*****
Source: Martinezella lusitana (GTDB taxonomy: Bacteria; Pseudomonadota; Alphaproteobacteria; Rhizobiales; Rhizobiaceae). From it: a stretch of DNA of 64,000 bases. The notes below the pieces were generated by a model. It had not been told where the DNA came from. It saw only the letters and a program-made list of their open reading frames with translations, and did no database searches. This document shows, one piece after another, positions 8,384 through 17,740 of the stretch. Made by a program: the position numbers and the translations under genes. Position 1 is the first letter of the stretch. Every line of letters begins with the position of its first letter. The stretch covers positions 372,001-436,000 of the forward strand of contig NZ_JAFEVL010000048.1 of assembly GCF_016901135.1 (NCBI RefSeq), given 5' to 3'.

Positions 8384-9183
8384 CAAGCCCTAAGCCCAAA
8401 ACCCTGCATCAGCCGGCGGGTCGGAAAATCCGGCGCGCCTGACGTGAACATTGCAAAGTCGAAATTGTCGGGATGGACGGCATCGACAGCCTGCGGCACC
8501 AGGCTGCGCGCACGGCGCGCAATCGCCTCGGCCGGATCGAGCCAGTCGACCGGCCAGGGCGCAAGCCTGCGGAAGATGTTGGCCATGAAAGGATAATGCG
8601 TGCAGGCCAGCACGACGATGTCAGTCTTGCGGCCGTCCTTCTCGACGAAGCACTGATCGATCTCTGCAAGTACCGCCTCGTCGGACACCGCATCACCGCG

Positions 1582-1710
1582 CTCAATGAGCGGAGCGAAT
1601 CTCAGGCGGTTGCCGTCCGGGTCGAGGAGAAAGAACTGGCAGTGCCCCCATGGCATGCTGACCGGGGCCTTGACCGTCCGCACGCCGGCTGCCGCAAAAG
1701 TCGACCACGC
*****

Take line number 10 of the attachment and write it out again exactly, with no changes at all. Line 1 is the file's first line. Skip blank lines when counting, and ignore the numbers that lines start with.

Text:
1701 TCGACCACGC